N.J. boosts money for dolphin work

Posted: August 31, 2013

Officials are pumping money and muscle into efforts to deal with the mounting number of bottlenose dolphins that are washing onto the Jersey Shore.

The state Department of Environmental Protection said Thursday that staff flying planes over coastal beaches to monitor water quality would now specifically look for stranded or floating dolphins.

That way, they can call officials to alert them to animals that might be near swimming beaches - and potentially drawing sharks.

Tallying these offshore dolphins also will "give us a better handle on the true nature of the situation," said Larry Hajna, a spokesman for the department. "We don't know how many are dying out in the ocean and not washing up."

The DEP will extend the flights beyond the normal summer water monitoring season, officials said.

The agency also plans to expand beach patrols by conservation officers. The National Oceanic and Atmospheric Administration will contribute $92,000 toward the patrols on land and in the air.

Meanwhile, the state will test the carcasses at its Department of Agriculture lab in Ewing Township, rather than sending them to the University of Pennsylvania's New Bolton Center in Kennett Square.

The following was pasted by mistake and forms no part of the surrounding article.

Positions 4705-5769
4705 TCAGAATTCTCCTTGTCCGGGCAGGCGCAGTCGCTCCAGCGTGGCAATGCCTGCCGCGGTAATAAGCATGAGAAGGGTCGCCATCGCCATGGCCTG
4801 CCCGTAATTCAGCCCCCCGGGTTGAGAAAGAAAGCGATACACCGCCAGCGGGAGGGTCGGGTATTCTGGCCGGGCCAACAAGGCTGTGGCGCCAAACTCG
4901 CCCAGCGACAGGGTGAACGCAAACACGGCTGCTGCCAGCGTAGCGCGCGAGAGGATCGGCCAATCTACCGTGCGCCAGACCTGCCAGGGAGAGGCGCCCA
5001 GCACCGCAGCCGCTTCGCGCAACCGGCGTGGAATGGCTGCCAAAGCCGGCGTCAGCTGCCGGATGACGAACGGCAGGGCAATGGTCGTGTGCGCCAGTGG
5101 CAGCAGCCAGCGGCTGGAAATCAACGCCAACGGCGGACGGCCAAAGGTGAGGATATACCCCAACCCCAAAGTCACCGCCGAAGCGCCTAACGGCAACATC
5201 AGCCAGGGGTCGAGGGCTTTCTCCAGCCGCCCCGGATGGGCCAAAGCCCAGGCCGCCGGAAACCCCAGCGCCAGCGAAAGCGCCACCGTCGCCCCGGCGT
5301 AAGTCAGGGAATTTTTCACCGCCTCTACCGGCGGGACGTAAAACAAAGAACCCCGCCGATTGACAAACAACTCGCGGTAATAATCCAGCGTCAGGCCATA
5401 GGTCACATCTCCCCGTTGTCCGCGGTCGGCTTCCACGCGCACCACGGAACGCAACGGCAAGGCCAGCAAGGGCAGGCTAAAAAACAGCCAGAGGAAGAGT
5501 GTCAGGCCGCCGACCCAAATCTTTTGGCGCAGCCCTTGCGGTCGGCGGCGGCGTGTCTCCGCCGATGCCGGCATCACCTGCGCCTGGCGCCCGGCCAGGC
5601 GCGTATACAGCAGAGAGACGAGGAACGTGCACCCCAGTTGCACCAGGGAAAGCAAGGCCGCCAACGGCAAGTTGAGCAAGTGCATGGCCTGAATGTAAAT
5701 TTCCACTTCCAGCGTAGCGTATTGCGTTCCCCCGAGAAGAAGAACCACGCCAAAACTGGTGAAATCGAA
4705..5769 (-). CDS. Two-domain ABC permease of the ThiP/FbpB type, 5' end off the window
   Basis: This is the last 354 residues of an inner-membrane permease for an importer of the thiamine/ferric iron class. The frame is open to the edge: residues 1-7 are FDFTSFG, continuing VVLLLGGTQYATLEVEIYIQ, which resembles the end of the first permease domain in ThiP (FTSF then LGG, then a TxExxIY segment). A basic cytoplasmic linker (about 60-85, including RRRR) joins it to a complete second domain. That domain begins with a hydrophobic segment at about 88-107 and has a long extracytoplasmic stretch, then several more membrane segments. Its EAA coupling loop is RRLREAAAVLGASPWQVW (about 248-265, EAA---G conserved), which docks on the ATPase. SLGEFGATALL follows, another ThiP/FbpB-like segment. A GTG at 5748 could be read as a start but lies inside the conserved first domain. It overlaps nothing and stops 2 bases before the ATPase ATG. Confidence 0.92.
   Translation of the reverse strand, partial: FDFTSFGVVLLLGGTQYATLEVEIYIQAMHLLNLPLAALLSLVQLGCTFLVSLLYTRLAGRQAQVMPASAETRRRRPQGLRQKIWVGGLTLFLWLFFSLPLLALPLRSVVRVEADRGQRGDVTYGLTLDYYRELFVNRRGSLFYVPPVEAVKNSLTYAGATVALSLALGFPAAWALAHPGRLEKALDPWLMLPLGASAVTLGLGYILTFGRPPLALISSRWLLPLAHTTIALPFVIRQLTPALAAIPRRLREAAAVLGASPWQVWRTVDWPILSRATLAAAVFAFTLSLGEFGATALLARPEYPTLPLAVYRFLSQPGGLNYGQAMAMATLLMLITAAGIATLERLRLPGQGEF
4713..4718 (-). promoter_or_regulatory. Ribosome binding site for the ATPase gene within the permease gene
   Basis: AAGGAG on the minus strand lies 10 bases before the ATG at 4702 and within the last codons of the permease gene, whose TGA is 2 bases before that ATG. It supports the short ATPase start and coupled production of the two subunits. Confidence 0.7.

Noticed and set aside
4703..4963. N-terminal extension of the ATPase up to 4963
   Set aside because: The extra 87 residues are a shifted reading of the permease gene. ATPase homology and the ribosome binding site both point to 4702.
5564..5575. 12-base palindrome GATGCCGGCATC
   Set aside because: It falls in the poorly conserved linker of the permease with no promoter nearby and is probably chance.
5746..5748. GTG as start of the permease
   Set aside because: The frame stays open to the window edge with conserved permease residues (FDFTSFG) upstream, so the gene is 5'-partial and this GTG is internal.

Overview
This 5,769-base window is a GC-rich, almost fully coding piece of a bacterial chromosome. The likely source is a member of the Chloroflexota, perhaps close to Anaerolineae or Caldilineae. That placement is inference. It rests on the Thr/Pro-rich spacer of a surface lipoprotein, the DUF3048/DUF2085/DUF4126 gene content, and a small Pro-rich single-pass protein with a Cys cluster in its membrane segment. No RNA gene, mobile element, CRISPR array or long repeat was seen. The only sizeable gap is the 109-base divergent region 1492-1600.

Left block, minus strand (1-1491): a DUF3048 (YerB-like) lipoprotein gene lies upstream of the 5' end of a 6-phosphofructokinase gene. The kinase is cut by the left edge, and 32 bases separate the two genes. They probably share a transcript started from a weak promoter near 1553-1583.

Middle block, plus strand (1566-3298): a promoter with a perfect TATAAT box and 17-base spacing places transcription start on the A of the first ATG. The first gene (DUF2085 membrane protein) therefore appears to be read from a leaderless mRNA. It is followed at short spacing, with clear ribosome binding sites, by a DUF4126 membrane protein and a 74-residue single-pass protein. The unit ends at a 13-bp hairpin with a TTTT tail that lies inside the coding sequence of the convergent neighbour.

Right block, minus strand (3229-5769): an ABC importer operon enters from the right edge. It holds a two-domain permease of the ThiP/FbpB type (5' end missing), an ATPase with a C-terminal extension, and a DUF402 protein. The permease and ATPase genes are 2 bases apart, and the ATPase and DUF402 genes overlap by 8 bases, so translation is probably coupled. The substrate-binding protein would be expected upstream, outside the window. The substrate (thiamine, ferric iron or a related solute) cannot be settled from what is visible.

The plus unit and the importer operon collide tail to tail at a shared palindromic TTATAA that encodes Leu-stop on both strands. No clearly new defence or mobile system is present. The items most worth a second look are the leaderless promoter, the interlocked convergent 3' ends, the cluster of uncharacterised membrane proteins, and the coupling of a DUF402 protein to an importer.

The stepped-up effort comes none too soon for Bob Schoelkopf, executive director of the Marine Mammal Stranding Center in Brigantine.

Schoelkopf, who labors alongside four members of the nonprofit's staff to recover the carcasses, has been working seven days a week since July 9. They picked up the 75th dolphin since then on Thursday, from a Wildwood Crest beach.

He said his organization's $650,000 annual budget for stranding work had already been spent. Travel expenses alone - trucking carcasses to Chester County for necropsies - have gone "above and beyond that," he said. But donations have been coming in.

More than 360 dolphins have come ashore this season on beaches from New York to Virginia - more than nine times the recent historical average.

On Tuesday, federal fisheries officials said they had identified a probable cause: morbillivirus, a relative of measles in humans and distemper in dogs. They theorize that migratory coastal populations of dolphins not resistant to the virus may have been infected by offshore populations.

Federal officials have formally declared the strandings an "unusual mortality event," which allows Washington to control the investigation and frees up some funds.

Based on a similar outbreak in 1987-88, they suspect that many more dolphins will die before the population becomes resistant to the virus.

Schoelkopf, however, is hopeful that the virus may be running its course. He worked on the previous outbreak, when 93 animals washed ashore in New Jersey. His records indicate that the last recovered animal that time had landed on Sept. 31.

Officials are emphasizing that people who come across a stranded dolphin not touch it or allow pets near it. Morbillivirus is not transmissible to humans, but the animals may have other pathogens that are.

And animals floating in the water should not be approached, officials said, because sharks may be feeding.

Anyone who spots a stranded animal should call the stranding center in Brigantine at 609-266-0538.

Contact Sandy Bauers at 215-854-5147, sbauers@phillynews.com, or follow on Twitter @sbauers. Read her blog, "GreenSpace," at www.inquirer.com/ greenspace.

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